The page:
I learned a pretty valuable lesson a few years ago. It all started when I felt as though my daughter's ped neuro was "wasting my time". We were getting nowhere with Michaela's seizure control, and the numerous EEG's she was ordering was driving me batty. It felt as though she didn't know what she was doing. So I decided to get a "second opinion".
Well, I mustered up the courage to do it, to tell her I was taking Michaela somewhere else. Which, really bothered me to do, because as much as I disagreed with her, I still thought she was pretty nice. She never really talked to me much though, and I'm too much of a people person. It just didn't seem to click with her and I.
So when I went in that day and gingerly told her (so as to not hurt her feelings) that I was taking Michaela to New England to see someone up there, she took the news well. Too well. She was excited for me. She called one of her colleagues up there and made an appointment, that day! I ended up seeing a side of her that I have never seen. It was like she appreciated my involvement, my concern, and my willingness to do whatever it took. For whatever reason, my relationship with that doctor has never been the same.
Come to find out, that doctor she made the appointment for in NH, was one of the best ped neuros out there--Dr. Greg Holmes. When I came back and we both had a copy of his recommendations, it was as if she and I became a team for the first time. We were working together. We both realized that there was a commitment there--to Michaela.
I've since seen her human side. And I like it when this barrier is down with doctors. They can be very "robotic", and we tend to put them on a pedestal. They deserve it a lot of the time, but they are still human. These people we trust to tell us what's wrong with our kid--they're not untouchable. And I've come to determine that they shouldn't be. They go through classes and workshops to teach them how to deal with our humanity. How to tell us bad news gently, how to be concerned when we're upset about a drug that didn't work, how to be interested in our kid's interests and remember what they like. Some are good at implementing this stuff, others are not. But all in all, I believe it's my job as a parent to show the same consideration.
Sometime ago, I noticed that Michaela's Dr was not in the office.....for a long time. So I called her nurses (you know, the ones we have a really good rapport with, the ones who know the most about us?) to find out what was wrong. And if you talk to the wrong person, the one who doesn't know you practically LIVE in that office, they'll tell you some kind of arbitrary nothingness, because it's none of "your business"... they think. Well, I got the right nurse and she told me the news. She had had a couple of deaths in her family. How that poor woman must have been feeling! I promptly sent her a card. And the next time I saw her, I asked her how she was doing, how she was holding up. She ended up taking a sabbatical. And I was happy for her. She needed the time away so she could be a good doctor when she came back.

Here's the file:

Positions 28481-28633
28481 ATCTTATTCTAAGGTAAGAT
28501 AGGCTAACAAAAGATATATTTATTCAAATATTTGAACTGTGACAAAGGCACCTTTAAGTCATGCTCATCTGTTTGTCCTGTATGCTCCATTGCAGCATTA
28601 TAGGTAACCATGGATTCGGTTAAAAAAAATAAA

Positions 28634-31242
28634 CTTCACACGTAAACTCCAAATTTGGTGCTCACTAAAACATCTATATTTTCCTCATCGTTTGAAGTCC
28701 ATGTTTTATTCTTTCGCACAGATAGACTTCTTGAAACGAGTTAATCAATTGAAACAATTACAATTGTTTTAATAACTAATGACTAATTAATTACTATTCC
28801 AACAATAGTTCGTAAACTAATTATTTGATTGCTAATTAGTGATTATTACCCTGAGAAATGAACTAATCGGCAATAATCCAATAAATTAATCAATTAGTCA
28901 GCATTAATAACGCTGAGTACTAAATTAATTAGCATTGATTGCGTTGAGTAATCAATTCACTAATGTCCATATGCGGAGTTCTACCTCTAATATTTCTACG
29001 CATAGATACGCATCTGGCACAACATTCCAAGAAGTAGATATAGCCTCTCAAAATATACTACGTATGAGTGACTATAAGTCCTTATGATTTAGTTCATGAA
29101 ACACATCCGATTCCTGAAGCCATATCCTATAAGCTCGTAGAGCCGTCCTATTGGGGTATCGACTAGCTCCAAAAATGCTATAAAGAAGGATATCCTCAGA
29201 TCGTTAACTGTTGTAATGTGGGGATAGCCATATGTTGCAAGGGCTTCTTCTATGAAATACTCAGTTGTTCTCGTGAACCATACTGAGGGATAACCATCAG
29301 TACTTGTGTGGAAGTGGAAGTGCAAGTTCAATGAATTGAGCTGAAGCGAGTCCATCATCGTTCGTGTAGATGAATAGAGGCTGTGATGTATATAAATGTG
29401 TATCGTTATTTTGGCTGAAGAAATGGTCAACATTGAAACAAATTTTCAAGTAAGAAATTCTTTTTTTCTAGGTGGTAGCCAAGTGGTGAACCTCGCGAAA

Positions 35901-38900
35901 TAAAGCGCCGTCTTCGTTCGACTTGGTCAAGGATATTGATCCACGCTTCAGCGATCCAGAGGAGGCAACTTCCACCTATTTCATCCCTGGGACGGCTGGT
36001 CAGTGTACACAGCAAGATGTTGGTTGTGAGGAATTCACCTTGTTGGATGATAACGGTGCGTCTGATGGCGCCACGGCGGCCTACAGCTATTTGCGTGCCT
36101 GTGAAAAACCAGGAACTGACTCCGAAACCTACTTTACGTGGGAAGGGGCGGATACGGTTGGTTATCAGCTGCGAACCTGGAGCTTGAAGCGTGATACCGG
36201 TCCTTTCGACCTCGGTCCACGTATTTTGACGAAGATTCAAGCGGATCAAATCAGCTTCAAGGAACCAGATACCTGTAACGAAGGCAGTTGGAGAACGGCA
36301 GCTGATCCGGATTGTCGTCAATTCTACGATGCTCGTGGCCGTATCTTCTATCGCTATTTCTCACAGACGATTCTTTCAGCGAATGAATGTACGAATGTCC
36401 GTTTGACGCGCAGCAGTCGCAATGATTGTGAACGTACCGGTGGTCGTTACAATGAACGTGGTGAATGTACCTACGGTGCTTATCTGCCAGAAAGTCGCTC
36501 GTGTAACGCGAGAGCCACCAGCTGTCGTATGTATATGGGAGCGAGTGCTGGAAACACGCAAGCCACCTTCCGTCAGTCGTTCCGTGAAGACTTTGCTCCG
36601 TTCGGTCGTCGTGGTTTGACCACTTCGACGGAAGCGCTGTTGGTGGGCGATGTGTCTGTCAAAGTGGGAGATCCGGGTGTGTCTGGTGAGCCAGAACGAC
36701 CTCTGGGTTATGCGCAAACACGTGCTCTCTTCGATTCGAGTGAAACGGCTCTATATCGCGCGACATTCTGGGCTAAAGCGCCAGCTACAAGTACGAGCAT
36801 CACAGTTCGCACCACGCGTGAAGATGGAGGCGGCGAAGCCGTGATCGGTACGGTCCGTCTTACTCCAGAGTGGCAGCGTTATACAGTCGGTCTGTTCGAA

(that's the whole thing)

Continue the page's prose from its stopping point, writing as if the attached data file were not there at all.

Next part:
And that's the point. These people take care of our kids. Who takes care of them? I'm sure plenty have family structures and social ladders they're involved with. That's fine. But when it comes to having a kid who's this sick, this needy, that doctor is a vital part of my day-to-day life. They're on the speed dial right next to my mother. Their e-mail address is quickly accessible. Their first name is common knowledge in our house. They call to tell us they're on vacation, and we know they're really taking care of a sick relative.
Now, I'm not saying we try to be suffocating. Far from it. But I try to give the impression to my kids' doctors--"Hey, we appreciate everything you do for us. What can we do to help you?" It means a lot when they've come in on a Sunday, just to help my child. When they're at the office till all hours reading to find out why my kid's brain does what it does. Maybe I can't return the favor, but I do what I can. We're partners in this thing. And I want them to know that I'll do my part. Perhaps some doctors don't deserve any respect, but the ones who do, should get it. If I can be the mom the doctor looks forward to, instead of dreads, then I've done my job.
I'm so thankful for Michaela's good doctors. I want them to be thankful for me.....